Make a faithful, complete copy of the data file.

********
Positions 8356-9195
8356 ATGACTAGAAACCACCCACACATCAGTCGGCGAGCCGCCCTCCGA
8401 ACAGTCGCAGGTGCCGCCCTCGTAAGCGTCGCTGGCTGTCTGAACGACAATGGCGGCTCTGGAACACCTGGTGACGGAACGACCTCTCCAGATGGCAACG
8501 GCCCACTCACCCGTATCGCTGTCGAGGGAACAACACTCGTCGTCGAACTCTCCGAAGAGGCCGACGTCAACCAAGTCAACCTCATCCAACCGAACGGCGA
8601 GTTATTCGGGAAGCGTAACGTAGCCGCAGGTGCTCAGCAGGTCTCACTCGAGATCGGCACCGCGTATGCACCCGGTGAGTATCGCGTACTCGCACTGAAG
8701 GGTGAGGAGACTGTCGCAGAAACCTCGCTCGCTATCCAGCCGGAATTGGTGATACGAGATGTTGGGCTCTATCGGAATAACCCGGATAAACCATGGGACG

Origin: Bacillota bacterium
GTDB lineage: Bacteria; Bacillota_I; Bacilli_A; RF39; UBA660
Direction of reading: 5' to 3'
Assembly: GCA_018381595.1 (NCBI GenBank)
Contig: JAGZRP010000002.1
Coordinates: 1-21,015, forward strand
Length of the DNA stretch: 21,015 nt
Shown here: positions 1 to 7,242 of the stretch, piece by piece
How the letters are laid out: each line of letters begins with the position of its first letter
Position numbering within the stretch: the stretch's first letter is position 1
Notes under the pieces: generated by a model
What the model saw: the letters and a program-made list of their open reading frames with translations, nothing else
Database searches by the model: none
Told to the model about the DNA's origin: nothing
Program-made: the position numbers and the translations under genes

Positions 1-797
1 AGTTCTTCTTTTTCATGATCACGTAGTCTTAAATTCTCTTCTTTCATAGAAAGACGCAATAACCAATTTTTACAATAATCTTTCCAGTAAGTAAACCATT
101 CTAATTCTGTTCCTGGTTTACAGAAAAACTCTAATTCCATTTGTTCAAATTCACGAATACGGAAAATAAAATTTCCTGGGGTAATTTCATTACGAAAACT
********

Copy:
Positions 8356-9195
8356 ATGACTAGAAACCACCCACACATCAGTCGGCGAGCCGCCCTCCGA
8401 ACAGTCGCAGGTGCCGCCCTCGTAAGCGTCGCTGGCTGTCTGAACGACAATGGCGGCTCTGGAACACCTGGTGACGGAACGACCTCTCCAGATGGCAACG
8501 GCCCACTCACCCGTATCGCTGTCGAGGGAACAACACTCGTCGTCGAACTCTCCGAAGAGGCCGACGTCAACCAAGTCAACCTCATCCAACCGAACGGCGA
8601 GTTATTCGGGAAGCGTAACGTAGCCGCAGGTGCTCAGCAGGTCTCACTCGAGATCGGCACCGCGTATGCACCCGGTGAGTATCGCGTACTCGCACTGAAG
8701 GGTGAGGAGACTGTCGCAGAAACCTCGCTCGCTATCCAGCCGGAATTGGTGATACGAGATGTTGGGCTCTATCGGAATAACCCGGATAAACCATGGGACG

Origin: Bacillota bacterium
GTDB lineage: Bacteria; Bacillota_I; Bacilli_A; RF39; UBA660
Direction of reading: 5' to 3'
Assembly: GCA_018381595.1 (NCBI GenBank)
Contig: JAGZRP010000002.1
Coordinates: 1-21,015, forward strand
Length of the DNA stretch: 21,015 nt
Shown here: positions 1 to 7,242 of the stretch, piece by piece
How the letters are laid out: each line of letters begins with the position of its first letter
Position numbering within the stretch: the stretch's first letter is position 1
Notes under the pieces: generated by a model
What the model saw: the letters and a program-made list of their open reading frames with translations, nothing else
Database searches by the model: none
Told to the model about the DNA's origin: nothing
Program-made: the position numbers and the translations under genes

Positions 1-797
1 AGTTCTTCTTTTTCATGATCACGTAGTCTTAAATTCTCTTCTTTCATAGAAAGACGCAATAACCAATTTTTACAATAATCTTTCCAGTAAGTAAACCATT
101 CTAATTCTGTTCCTGGTTTACAGAAAAACTCTAATTCCATTTGTTCAAATTCACGAATACGGAAAATAAAATTTCCTGGGGTAATTTCATTACGAAAACT